Climate change is expected to contribute to a dramatic increase in forest fire damage in Europe, but better forest management could mitigate the problem, according to new research from the International Institute for Applied Systems Analysis (IIASA).
Climate change is expected to bring increased temperatures and longer droughts—conditions that will make forests more susceptible to fires.
By 2090, the area burned by forest fires in the European Union could increase by 200% because of climate change, according to a new study published in the journal Regional Environmental Change. However, preventive fires could keep that increase to below 50%, the study shows. Improved firefighting response could provide additional protection against forest fires.
The study was the first to examine adaptation to forest fire danger on a pan-European scale. IIASA researchers, together with colleagues from the Joint Research Centre (JRC), worked with national forest representatives in EU countries and the EU Expert Group on Forest Fires to understand fire prevention options and their impacts. While there are many potential options for forest fire management, the researchers focused on two adaptation strategies identified together with the expert stakeholders: prescribed burns and fire suppression.
“There is still a big debate on the effectiveness of prescribed burning as a forest fire management tool. This study shows that it can be a promising option to protect European forests from the impacts of climate change,” says IIASA Ecosystems Services and Management Program Research Scholar Nikolay Khabarov, who led the study.
Fire is a natural part of the ecology of many forests, but when fires get out of control they can burn huge areas and spread to neighboring homes and settlements. Prescribed burns help prevent these major fires by removing dead wood from forests.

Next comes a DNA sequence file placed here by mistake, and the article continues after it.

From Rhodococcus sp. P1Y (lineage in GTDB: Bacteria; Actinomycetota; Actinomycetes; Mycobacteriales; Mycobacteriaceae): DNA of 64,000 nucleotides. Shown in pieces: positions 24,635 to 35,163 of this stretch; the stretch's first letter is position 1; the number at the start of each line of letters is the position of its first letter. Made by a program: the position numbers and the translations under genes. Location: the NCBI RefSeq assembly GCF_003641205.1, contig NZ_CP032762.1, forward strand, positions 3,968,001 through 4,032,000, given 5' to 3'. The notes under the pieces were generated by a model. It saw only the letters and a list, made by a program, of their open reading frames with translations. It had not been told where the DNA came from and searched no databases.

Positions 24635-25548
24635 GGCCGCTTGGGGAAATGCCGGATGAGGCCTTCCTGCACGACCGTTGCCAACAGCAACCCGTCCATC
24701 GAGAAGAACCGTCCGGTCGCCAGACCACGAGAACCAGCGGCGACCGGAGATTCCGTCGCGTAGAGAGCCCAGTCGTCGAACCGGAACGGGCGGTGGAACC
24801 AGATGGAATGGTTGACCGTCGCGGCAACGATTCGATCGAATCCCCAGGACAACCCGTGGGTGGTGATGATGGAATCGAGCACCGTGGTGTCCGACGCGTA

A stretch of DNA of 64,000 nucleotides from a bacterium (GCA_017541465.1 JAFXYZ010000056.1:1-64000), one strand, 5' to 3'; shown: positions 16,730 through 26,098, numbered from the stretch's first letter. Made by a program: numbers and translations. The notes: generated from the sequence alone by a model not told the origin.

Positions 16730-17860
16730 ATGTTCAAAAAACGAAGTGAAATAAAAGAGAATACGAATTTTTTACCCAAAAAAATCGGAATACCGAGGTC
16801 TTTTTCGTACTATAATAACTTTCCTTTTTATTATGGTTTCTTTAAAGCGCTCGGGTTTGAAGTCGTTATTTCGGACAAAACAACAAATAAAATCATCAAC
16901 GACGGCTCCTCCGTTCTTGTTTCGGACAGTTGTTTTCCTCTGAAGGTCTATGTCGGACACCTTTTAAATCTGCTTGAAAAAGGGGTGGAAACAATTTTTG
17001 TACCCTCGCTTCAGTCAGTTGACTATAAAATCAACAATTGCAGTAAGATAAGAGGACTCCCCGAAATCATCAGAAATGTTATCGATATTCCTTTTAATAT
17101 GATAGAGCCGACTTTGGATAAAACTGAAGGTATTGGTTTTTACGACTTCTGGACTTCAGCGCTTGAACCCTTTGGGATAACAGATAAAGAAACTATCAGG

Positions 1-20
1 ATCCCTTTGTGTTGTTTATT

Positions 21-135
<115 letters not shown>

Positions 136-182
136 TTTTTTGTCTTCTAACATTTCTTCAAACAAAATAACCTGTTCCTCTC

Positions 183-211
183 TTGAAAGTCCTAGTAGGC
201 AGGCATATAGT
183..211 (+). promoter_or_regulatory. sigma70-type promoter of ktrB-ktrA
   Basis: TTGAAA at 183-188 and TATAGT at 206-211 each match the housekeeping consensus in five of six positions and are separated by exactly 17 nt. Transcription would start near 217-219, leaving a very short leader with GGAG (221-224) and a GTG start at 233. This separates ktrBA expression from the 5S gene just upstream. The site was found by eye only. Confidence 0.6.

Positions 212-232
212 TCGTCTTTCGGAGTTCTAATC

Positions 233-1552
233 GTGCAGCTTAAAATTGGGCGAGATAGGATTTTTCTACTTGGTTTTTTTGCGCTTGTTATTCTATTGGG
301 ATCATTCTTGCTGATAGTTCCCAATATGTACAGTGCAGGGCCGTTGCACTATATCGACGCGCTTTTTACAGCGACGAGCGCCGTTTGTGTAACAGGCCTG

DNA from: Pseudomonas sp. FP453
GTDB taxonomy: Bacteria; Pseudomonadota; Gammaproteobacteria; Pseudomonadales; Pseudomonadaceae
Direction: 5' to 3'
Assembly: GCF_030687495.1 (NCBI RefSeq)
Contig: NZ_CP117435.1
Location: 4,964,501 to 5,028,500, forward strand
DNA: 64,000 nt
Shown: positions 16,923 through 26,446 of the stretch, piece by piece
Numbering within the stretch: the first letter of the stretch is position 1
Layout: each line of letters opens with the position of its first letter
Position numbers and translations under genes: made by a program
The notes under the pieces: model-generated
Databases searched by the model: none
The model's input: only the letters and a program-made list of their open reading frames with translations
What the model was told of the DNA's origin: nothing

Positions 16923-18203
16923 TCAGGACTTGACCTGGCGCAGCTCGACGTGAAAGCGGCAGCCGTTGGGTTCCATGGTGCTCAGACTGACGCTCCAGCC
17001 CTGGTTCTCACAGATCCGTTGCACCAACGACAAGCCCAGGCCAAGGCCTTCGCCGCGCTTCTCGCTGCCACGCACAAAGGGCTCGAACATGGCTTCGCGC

The study also examined the potential of better firefighting to additionally help decrease burned areas. However, no study has yet managed to quantify the cost and benefit of such efforts at a continental scale.
“European forests are vital reservoirs for wildlife, for biodiversity, and for our own enjoyment and well-being,” says Khabarov, “We need to find ways to protect them.”
The researchers note that in Europe, over 95% of all forest fires are caused by humans, including negligence when smoking cigarettes, using campfires and other open fires that are not put out properly, and even arson. “In more populous areas, the chance of occurrence of forest fires rises dramatically,” says IIASA researcher Andrey Krasovskii, a study co-author. “We could prevent many of these fires simply by being more responsible.”
The study was carried out as part of the European Union FP7 Mediation Project, which examined adaptation strategies for climate change impacts in Europe, including forest fires, river hydrology and wildlife, grassland biodiversity, and agricultural effects. It was published as part of a special issue in the journal Regional Environmental Change.